So for all his care the carpenter got a broken arm, and Nicholas and Alisoun had a jolly day at the plays.
* * * * *
This tale of Nicholas and the carpenter made us all laugh, except Oswald the Reeve. He was annoyed, of course, since a carpenter was befooled in the Miller’s story. He looked sourly on us now, with his spare pinched face. His hair was shaved close and his legs were long and thin. All his dress was poor, even his sword was rusty, and generally he rode the hindermost of our party. Yet for all his uncouthness he kept his master’s property well, although some said the tenants dreaded him as the plague. He had told me that his house was built fairly upon a wide heath, yet shaded with green trees.
“If I liked,” he said, “I could tell a tale against your craft, and show how a miller was tricked and fared worse than your carpenter. But I am old, and my term of life is nearly done. Quarrelling and scorn befit not white hairs, yet little is left us old men but envy, malice, and all uncharitableness.”
At that Harry Bailey interrupted him. “Why all this grumbling and sermoning?” he said in his lordliest tones. “What has a reeve to do with texts? Tell your tale, my man, and don’t waste time. Look, there is Deptford, and half our morning’s gone! Yonder is Greenwich! Come, we have no time to listen to your moralising. Begin!”
“Forgive me then,” said Oswald, “if I tell you a tale to cap the Miller’s. Such drunken scoundrels deserve quittance. Here is my story.”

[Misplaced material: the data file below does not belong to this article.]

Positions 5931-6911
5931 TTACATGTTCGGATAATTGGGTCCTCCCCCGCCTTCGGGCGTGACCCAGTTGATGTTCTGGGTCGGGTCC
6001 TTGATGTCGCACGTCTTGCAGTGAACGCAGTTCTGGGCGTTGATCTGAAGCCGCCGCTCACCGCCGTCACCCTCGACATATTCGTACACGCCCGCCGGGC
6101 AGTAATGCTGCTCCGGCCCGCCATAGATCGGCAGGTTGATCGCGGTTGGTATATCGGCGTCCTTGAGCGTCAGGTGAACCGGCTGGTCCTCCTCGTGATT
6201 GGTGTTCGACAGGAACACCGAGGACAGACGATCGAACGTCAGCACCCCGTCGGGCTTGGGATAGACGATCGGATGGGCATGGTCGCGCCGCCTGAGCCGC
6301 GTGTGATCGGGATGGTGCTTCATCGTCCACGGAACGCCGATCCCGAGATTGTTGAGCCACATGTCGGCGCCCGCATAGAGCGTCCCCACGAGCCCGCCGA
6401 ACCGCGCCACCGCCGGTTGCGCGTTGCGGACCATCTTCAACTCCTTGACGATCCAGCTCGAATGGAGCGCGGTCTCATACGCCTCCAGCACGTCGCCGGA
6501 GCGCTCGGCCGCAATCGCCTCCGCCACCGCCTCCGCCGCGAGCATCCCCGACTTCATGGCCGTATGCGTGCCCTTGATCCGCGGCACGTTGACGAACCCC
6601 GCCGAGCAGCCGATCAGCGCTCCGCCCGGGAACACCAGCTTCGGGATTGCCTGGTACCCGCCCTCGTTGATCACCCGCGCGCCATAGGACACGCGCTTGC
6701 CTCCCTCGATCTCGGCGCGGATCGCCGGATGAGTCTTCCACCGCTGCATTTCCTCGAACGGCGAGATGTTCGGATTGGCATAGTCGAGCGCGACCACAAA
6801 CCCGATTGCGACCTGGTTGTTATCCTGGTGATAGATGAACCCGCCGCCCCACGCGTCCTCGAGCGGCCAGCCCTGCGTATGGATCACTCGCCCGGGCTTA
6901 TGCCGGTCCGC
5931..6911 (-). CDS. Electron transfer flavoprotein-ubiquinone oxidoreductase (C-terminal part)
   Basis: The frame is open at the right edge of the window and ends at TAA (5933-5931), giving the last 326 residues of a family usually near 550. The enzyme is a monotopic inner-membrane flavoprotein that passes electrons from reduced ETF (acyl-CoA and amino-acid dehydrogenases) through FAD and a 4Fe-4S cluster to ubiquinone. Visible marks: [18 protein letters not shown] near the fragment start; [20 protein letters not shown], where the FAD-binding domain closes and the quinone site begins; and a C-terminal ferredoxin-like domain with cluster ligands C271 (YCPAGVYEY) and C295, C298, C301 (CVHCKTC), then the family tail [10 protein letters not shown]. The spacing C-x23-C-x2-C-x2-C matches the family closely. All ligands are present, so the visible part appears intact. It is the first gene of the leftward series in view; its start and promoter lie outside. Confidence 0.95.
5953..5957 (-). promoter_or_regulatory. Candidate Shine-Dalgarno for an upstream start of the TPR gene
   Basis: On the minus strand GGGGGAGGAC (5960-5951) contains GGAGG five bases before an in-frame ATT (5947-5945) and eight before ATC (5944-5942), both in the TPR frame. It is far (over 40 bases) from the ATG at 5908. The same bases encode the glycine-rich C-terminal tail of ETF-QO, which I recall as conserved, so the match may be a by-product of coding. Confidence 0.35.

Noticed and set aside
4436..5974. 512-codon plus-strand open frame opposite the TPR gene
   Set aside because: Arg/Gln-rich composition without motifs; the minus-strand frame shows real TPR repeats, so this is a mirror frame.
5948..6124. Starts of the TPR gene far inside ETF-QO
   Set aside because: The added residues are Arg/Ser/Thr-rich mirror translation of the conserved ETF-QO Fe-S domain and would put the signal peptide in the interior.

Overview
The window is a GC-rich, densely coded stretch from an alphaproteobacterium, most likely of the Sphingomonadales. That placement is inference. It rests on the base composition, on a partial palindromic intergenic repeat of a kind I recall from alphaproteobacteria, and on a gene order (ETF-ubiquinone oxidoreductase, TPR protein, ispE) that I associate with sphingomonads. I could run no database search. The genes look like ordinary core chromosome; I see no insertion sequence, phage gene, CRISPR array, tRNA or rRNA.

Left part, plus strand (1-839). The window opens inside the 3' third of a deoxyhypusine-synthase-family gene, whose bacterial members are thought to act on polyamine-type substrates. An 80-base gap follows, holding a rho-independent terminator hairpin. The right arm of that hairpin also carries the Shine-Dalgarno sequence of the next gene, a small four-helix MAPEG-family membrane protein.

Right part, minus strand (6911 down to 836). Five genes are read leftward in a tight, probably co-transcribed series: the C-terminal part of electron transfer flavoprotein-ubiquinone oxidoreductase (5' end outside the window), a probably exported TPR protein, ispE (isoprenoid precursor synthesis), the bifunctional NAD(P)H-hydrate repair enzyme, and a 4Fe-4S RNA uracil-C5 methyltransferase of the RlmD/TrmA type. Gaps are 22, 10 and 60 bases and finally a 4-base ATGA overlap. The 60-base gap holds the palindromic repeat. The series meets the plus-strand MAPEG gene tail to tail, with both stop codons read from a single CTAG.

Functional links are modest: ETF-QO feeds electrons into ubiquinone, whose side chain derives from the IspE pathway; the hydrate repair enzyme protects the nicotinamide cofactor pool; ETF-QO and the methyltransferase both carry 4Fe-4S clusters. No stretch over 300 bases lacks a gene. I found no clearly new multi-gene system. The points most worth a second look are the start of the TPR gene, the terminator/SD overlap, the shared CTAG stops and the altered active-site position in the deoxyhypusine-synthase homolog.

At Trumpington, a hamlet not far from Cambridge, there runs a brook; over it is a bridge. On this brook there stands a mill, and there a miller had his dwelling many a year. He was proud as a peacock, handy with the pipes, a good man at fishing and at wrestling or in an archery match. He always went armed; at his side a claymore—and sharp he kept the blade—a poignard in his pouch and a dirk in his stocking. It would be a brave man that dare touch him. In looks he had a round face and a snub nose, and his head was as bald as an ape’s. He was a swaggerer in the market-place, a practised thief in the corn and meal that came to be ground, and he was called proud Simpkin. His wife was gentry-born and her father chief man in the town. She had been reared in a nunnery. A shrewish woman she was and proud. ’Twas a fine sight to see the two of them wending their way to church on Sundays. Simpkin walked first in his cape and red stockings, and she came behind in a dress of the same hue. To have made a jest to her would have been to court death at Simpkin’s hands, for Simpkin was jealous of his honour. They bad two children, a daughter aged twenty and a baby son. The girl was a fine strapping wench, taking after her father in looks. Some day she was to inherit all the property and be married to a lord.